In Today's Migrant Crisis, Echoes Of Hungary's Troubled Past
Hungary has received tens of thousands of Syrian refugees and other migrants in recent weeks, as people cross Europe by train, bus and foot in pursuit of safety and prosperity in wealthy northern countries. The main train station in the Hungarian capital, Budapest, was the scene of chaos last week after authorities briefly barred migrants from boarding trains bound for Austria.
But this isn't Hungary's first experience with migration. This country of 10 million in central Europe has its own troubled history of war and exile. Nearly 60 years ago, it was Hungarians who were clamoring for spots on trains to Austria.
Hungary was allied with Nazi Germany during World War II. More than half a million Hungarian Jews perished. Just a decade later, a quarter-million Hungarians fled their country after the failed Hungarian Revolution of 1956, a short-lived uprising against Soviet control.
Robert Bekesi lived through it all, and is now lending a hand in the current crisis.
One of thousands of Hungarian volunteers, Bekesi has spent the past week ferrying donated clothes and food to desperate travelers. He left his van idling in a no-parking zone Monday in Budapest while he loaded supplies into the back — bottled water, fruit, sleeping bags. He was preparing to drive it all out to an overcrowded migrant detention center near the Serbian border.
"Because now there are 6,000 people without food, without water, without blankets," Bekesi says, referring to the number of weekend arrivals of refugees and migrants streaming across Hungary's border with Serbia.
They've managed to get through, despite a huge security barrier Hungary has been constructing along its frontier. The vast majority of migrants and refugees who arrive in Hungary come in through Serbia and don't want to stay; most are trying to reach Germany.
Hungarian authorities have begun busing them to this new migrant reception center, some two hours' drive from Budapest, rather than allowing them to reach the capital on their own. But the center is so full, thousands of migrants are sleeping in a cornfield nearby.
Bekesi is a sprightly 75 years old, and he knows what it's like to be uprooted — starting with World War II.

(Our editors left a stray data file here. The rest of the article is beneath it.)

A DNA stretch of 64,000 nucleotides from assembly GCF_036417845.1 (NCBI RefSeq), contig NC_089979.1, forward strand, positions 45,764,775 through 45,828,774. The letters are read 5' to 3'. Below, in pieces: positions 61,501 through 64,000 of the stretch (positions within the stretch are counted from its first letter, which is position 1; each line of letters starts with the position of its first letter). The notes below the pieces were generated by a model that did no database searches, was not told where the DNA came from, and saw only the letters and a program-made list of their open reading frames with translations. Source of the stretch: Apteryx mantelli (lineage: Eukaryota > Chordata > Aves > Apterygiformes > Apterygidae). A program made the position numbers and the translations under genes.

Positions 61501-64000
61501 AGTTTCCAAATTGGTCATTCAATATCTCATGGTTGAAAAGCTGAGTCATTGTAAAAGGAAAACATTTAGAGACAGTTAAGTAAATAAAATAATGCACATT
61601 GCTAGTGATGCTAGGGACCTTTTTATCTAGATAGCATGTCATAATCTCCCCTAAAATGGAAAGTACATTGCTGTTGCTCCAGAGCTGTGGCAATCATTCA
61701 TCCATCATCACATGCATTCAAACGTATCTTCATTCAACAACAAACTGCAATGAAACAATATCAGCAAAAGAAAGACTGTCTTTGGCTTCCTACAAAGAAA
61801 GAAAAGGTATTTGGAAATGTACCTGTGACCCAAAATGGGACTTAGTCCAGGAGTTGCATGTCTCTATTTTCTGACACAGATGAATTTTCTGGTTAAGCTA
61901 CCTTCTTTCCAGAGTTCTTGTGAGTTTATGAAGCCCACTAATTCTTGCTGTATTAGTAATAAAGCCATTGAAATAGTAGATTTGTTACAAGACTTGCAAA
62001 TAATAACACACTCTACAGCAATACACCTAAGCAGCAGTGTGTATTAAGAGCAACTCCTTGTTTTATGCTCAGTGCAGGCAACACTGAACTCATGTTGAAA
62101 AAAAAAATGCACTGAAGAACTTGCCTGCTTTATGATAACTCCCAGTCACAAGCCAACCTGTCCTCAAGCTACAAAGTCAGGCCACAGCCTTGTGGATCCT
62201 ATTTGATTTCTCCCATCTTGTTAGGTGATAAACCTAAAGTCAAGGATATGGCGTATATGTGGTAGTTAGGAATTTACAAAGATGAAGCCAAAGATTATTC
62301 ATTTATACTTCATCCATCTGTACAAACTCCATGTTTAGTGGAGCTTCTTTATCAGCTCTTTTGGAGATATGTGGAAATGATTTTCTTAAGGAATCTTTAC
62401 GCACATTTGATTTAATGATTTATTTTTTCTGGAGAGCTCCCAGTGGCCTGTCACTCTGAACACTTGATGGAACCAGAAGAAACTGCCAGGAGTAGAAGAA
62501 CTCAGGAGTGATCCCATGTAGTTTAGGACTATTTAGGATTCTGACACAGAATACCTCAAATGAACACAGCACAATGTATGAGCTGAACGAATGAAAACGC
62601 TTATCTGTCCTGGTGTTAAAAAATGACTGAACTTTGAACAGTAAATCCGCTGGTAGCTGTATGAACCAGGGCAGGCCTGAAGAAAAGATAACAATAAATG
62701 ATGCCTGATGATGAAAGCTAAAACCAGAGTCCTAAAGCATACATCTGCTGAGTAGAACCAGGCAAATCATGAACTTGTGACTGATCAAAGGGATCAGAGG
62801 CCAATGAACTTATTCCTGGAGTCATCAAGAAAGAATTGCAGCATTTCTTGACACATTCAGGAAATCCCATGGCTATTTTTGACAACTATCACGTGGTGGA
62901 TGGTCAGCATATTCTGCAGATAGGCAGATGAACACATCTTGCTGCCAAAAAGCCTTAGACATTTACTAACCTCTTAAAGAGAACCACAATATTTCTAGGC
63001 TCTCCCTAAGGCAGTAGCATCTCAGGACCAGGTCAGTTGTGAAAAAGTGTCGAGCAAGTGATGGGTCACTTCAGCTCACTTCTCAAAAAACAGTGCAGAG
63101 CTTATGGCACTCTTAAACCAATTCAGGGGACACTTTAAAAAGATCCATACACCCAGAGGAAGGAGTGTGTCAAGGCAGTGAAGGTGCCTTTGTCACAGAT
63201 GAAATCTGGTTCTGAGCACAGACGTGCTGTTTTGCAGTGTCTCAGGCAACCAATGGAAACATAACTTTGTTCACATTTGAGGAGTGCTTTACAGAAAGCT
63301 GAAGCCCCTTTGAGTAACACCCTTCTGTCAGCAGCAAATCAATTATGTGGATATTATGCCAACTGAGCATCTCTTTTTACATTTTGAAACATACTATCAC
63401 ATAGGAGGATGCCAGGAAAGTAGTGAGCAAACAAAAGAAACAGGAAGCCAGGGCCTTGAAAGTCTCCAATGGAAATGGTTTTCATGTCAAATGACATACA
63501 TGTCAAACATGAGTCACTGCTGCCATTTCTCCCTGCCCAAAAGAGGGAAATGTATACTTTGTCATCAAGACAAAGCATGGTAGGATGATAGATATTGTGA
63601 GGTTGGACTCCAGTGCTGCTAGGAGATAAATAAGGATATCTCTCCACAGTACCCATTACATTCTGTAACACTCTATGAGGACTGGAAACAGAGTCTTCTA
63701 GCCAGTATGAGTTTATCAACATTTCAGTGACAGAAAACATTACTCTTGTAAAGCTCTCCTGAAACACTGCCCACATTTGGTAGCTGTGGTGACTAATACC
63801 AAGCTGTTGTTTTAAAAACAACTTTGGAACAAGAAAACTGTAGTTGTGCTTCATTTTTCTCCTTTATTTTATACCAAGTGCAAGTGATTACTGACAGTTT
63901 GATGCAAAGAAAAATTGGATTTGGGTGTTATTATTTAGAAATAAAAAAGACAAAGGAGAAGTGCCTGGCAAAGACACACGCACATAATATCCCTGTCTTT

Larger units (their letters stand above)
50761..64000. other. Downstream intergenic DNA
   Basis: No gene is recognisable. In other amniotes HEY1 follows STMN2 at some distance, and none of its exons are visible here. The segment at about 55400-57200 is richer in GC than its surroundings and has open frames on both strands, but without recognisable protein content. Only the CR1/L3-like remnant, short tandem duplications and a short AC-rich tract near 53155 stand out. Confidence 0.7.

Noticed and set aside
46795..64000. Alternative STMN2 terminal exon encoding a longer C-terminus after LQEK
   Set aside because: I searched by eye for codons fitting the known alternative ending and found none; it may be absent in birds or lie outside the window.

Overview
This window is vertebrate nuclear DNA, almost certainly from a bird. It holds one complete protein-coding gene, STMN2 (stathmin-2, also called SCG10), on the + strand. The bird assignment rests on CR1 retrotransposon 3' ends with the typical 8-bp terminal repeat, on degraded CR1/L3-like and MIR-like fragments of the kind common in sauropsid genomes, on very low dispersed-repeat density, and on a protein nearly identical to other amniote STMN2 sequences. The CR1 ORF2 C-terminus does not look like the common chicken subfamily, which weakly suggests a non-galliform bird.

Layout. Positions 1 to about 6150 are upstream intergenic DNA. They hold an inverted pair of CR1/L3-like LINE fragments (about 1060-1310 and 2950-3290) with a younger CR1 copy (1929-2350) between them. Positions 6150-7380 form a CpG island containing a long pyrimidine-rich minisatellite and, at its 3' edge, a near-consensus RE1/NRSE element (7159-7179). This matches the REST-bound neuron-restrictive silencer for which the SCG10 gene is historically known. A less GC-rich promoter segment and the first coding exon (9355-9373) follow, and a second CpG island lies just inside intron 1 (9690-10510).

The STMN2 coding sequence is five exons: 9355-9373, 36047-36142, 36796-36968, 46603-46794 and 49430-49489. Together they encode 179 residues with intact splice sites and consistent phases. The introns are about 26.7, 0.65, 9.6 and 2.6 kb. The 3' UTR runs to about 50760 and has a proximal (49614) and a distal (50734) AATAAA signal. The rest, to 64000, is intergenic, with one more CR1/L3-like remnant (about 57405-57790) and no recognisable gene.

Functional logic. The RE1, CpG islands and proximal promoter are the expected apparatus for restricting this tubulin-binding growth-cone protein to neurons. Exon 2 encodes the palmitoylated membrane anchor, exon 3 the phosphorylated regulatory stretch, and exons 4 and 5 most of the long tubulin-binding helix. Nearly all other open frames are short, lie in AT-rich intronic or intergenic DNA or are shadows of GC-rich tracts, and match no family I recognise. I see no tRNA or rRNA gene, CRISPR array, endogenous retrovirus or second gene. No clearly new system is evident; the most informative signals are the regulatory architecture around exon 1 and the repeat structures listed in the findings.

"I was 5 years old, in a German concentration camp with my family. My father died in the camp," he recalls. "That was a historical time — and now it is a historical time as well."
Bekesi is a Hungarian Jew who survived Hungary's alliance with the Nazis. Nearly two-thirds of Hungary's Jews did not.
Then, a decade later, the teenage Bekesi was forced to flee his home. In 1956, his family lived near the Hungarian Radio building in Budapest, where the first shots of the Hungarian Revolution were fired.
"And I, from the windows, looked [down at] the shooting. One of the main streets in Budapest was burning, [and] a Russian tank [was there] — I saw with my own eyes," Bekesi says. "Then one of my uncles came to take me on a motorcycle to the countryside."
Bekesi and his family fled Budapest as Soviet tanks rolled into the city. Some 250,000 Hungarians left the country — traveling by train and on foot to the Austrian border.
Now those same railroads are full of people from Syria, Iraq and Afghanistan seeking refuge in Europe.
Still, Bekesi says such scenes of refugees packing trains and crossing borders are sometimes too much for him.
"Some nights I don't sleep. It's not possible to realize this situation [is now happening] in Hungary," he says. "It's more parallel [to] my childhood."
Bekesi has been handing out water and blankets all week. He talks about meeting one particular boy, an 11-year-old Syrian refugee, who had a panic attack at a migrant reception facility Bekesi was visiting.
"I held him in my arms," the 75-year-old Holocaust survivor says. "And then ... I thought, 'What is the reality of this?' "
He breaks down. He says he saw himself, some 70 years ago — liberated from war but having suffered immensely.
And with that, Bekesi dives back into the crowd of volunteers, hoists up a big plastic bag of donated clothes — and lugs it off to his van, heading to the refugees.
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